Bigspine Spookfish, <i>Harriotta raleighana</i>. Click to enlarge image
Bigspine Spookfish, Harriotta raleighana. Image: Unknown
© Public Domain

Fast Facts

  • Classification
  • Size Range
    The Smallspine Spookfish grows to 74cm while the Bigspine Spookfish can reach 120cm, with females growing larger than males.


Two species of Harriotta are known from Australian waters, Harriotta haeckeli and H. raleighana.

What do Spookfish look like?


Spookfish are members of the Chimaeriformes order and are considered to have evolved from an ancient shark group. They are from the family Rhinochimaeridae and are found worldwide. There are two genera are four species found in Australian waters. All Spookfish have an elongate body, pointed snout and a single gill opening.

It is easy to tell the difference between the two species of Harriota known from Australian waters, the dorsal fin of the Smallspine Spookfish, H. haeckeli, is barely taller than the second dorsal fin. As its name implies, the Bigspine Spookfish, H. raleighana, has a tall first dorsal fin that is more than twice the height of the second dorsal fin.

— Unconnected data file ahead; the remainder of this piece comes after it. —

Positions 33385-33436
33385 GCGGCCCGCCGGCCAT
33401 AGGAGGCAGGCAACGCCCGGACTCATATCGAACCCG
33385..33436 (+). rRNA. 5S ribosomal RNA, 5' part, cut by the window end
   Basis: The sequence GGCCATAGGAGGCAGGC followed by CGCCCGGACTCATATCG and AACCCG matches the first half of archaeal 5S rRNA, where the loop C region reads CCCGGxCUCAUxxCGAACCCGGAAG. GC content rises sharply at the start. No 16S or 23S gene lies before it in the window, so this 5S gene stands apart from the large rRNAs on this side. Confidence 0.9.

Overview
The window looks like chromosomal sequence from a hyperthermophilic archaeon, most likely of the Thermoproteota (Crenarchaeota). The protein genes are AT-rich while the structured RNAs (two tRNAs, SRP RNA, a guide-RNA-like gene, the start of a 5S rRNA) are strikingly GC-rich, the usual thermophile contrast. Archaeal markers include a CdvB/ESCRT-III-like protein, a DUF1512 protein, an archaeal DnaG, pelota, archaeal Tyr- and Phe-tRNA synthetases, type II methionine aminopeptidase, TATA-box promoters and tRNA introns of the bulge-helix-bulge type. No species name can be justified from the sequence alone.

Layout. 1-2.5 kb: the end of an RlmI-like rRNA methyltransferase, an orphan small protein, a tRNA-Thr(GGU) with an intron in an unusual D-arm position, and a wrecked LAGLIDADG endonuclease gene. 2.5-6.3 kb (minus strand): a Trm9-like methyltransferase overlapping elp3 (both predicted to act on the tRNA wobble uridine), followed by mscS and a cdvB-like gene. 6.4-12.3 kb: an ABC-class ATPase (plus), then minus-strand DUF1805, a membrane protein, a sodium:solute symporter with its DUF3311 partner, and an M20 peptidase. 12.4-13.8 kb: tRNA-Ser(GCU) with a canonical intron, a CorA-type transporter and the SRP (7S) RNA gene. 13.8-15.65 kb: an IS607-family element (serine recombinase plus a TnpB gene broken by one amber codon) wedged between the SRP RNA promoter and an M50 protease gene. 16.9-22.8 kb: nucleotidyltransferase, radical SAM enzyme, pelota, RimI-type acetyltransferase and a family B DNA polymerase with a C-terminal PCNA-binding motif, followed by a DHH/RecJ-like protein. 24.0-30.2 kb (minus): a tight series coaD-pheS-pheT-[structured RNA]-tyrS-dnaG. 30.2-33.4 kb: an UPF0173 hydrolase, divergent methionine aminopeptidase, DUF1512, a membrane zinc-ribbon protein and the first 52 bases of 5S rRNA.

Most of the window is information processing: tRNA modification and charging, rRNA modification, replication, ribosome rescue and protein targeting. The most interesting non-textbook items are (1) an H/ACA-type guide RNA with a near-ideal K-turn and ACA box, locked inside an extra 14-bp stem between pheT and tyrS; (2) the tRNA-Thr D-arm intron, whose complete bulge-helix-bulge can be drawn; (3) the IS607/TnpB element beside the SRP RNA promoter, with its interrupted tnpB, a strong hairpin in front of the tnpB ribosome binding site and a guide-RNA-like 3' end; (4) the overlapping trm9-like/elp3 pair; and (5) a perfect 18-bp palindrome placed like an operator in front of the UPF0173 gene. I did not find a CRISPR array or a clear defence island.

Where do Spookfish live?


Both species live in deep continental slope waters from 1400-2600 m for Harriotta haeckeli and between 350-1080, (mainly 700-900 m) for Harriotta raleighana.


Both species are known from the Atlantic, Pacific and Indian Ocean. In Australia the Smallspine Spookfish is known from South Eastern Australia, while the Bigspine Spookfish is known from Brush Island in New South Wales to Geraldton, Western Australia, including Tasmania. It is also known from New Zealand.

Source: Atlas of Living Australia.

What do Spookfish eat?

Feeding and diet

Spookfish feed mainly on bottom dwelling shellfish or crustaceans.

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  1. Martin F. Gomon, Harriotta in Fishes of Australia, accessed 05 Aug 2022,
  2. Hoese, D.F., Bray, D.J., Paxton, J.R. & G.R. Allen. 2006. Fishes. In Beesley, P.L. & A. Wells. (eds) Zoological Catalogue of Australia. Volume 35. ABRS & CSIRO Publishing: Australia. parts 1-3, pages 1-2178.
  3. Last, P.R. & J.D. Stevens. 2009. Sharks and Rays of Australia. Edition 2. CSIRO. Pp. 644, Pl. 1-91.